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AG Healey issues advisory to make access to food pantries easier for immigrants and homeless during pandemic



BOSTON – As the COVID-19 public health crisis continues to cause financial hardship for residents across the state and food insecurity is on the rise, Attorney General Maura Healey has issued an advisory to assist food pantries to ensure those seeking assistance do not face barriers to accessing food.

The pandemic has led to a near 60 percent increase in food insecurity in the state, the largest relative increase in the nation, and the percentage of children who don’t have enough to eat has more than doubled. The advisory from the AG’s Office, drafted in collaboration with The Greater Boston Food Bank, Massachusetts Law Reform Institute, and Central West Justice Center, aims to help food pantries adopt best practices to reduce barriers to access to food assistance for vulnerable residents. Specifically, the AG’s Office advises that food pantries should not require photo identification or Social Security cards; should carefully consider their policies for collecting information about those seeking assistance; and should share information about other resources available to address food insecurity.

“Food insecurity has emerged as one of the most pressing issues facing our state, and we need to do everything we can to prevent more families from going hungry,” said AG Healey. “My office is committed to supporting agencies and organizations that are addressing this need. Food insecurity is everyone’s issue in this Commonwealth and now is the time where we all have to pitch in.”

“The Greater Boston Food Bank’s mission is to end hunger and work with our nearly 600 pantries, meal programs and mobile markets, to make food accessible to anyone in need in Eastern MA,” said Catherine D’Amato, president and CEO of The Greater Boston Food Bank. “That includes providing guidance and best practices to remove barriers and reduce stigma and fear for our clients. We appreciate the thoughtful approach in partnering with the AGO, DESE and MDAR, and our sister food banks, in issuing guidance to the emergency food network. We look forward to continuing the collective action to encourage a safe and welcoming environment for individuals and families to seek food assistance without hesitation.”

“We are pleased to have joined forces with Massachusetts Attorney General Maura Healey to draft this timely guidance,” said Patricia Baker, Senior Policy Analyst at the Massachusetts Law Reform Institute. “We know that food pantries are doing their best to feed as many as residents of the Commonwealth as possible. Ensuring that vulnerable families and individuals with few resources are not required to clear unnecessary hurdles is a critical step to addressing the food insecurity crisis exacerbated by the pandemic.”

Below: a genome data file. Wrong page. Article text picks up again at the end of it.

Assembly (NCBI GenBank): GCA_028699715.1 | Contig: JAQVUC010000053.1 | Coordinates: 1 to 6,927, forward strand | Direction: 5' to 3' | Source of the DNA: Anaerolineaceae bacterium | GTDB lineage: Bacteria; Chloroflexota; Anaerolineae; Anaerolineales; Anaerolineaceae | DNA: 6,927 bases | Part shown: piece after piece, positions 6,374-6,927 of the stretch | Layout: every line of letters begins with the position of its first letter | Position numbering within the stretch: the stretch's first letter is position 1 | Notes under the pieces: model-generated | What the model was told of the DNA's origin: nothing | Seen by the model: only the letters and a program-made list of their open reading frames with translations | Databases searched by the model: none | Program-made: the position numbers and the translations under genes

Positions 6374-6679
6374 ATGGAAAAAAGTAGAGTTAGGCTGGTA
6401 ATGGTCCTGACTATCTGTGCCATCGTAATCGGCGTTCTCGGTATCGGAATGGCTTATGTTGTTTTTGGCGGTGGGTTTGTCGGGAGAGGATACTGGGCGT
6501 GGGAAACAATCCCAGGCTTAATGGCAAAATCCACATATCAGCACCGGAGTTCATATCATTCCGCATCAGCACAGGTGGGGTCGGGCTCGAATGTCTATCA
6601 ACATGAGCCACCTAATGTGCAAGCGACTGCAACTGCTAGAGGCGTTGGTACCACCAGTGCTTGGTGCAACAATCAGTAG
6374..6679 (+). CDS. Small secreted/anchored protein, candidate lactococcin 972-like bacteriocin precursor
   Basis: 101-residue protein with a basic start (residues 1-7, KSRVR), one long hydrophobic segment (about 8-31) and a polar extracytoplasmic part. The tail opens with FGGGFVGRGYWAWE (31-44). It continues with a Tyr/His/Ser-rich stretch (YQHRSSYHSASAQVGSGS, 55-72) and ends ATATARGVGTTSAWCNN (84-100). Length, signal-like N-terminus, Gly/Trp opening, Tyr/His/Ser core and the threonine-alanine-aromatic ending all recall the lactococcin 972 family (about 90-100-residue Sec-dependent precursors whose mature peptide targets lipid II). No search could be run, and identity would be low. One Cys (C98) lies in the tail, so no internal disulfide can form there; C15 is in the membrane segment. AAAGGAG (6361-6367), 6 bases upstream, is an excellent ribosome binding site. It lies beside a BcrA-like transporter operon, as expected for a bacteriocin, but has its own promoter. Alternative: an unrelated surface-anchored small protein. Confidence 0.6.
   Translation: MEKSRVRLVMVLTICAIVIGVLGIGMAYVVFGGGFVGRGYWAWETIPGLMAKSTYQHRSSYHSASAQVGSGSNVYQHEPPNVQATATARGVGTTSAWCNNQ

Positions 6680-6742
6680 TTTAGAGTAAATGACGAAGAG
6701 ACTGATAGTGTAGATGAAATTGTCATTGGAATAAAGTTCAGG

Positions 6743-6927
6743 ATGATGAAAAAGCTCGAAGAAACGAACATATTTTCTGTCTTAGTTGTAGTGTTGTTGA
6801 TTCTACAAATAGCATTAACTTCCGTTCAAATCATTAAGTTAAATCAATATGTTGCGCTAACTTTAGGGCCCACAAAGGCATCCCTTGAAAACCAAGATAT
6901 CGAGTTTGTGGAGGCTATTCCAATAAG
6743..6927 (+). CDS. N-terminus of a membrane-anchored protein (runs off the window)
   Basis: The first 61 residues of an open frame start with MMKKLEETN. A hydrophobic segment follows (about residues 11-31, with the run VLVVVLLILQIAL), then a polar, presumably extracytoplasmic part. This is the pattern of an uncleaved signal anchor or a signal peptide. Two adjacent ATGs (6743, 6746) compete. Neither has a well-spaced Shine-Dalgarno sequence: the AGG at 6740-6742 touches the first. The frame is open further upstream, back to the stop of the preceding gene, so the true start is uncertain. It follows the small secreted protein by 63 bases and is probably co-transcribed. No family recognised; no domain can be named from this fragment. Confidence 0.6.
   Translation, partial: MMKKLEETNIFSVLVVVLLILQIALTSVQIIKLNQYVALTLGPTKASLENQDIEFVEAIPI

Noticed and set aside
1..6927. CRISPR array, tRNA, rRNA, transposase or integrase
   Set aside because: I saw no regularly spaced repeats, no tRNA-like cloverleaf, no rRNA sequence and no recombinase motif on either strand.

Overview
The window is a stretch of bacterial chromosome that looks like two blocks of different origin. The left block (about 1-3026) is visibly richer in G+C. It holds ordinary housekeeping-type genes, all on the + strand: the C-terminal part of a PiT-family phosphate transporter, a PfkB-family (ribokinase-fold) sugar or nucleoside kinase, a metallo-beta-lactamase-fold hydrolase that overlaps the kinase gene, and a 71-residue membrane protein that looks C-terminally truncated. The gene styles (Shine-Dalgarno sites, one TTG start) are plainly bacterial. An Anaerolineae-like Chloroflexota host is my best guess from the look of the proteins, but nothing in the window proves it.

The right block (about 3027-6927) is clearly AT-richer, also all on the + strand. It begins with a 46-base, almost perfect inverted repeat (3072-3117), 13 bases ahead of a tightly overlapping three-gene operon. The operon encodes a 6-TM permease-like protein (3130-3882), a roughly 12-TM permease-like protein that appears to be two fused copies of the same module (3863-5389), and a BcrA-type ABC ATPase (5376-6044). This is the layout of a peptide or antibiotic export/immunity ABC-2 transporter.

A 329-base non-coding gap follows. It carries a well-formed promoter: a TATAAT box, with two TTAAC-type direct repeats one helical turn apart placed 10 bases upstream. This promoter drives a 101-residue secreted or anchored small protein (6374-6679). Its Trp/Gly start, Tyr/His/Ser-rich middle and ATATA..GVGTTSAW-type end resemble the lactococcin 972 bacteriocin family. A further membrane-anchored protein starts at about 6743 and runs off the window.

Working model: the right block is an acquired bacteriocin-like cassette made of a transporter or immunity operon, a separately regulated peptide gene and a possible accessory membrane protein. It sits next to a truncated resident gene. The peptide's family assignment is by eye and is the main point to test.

“With hunger on the rise in the Commonwealth, we at CWJC are happy to work with the office of the Attorney General in ensuring that our immigrant neighbors can access food resources without barriers,” said Gina Plata-Nino, staff attorney at Central West Justice Center.

“The COVID-19 pandemic and subsequent economic fallout has exacerbated food insecurity in communities, particularly those with people of color and with lower incomes. The Commonwealth’s COVID-19 Command Center Food Security Task Force was established to immediately address food assistance needs, and to strengthen our food system and increase access, and leveraging existing nutrition resources,” said Health and Human Services Secretary and COVID-19 Command Center Director Marylou Sudders. “We appreciate the support of the Attorney General’s office to enforce laws to maintain the critical food access lifeline that food pantries provide, especially in this time of increased need.”

“The Baker-Polito Administration has made addressing food insecurity a critical priority in its response to the ongoing COVID-19 pandemic and its impacts on families across the Commonwealth, including direct support to food banks and food pantries through the Massachusetts Emergency Food Assistance Program (MEFAP), increasing the program’s annual funding allocation by $9 million over the past year,” said MDAR Commissioner John Lebeaux. “The Administration welcomes Attorney General Healy’s clarifying advisory, which will support the excellent work taking place at hundreds of food pantries throughout Massachusetts and increase access to food for our most vulnerable residents.”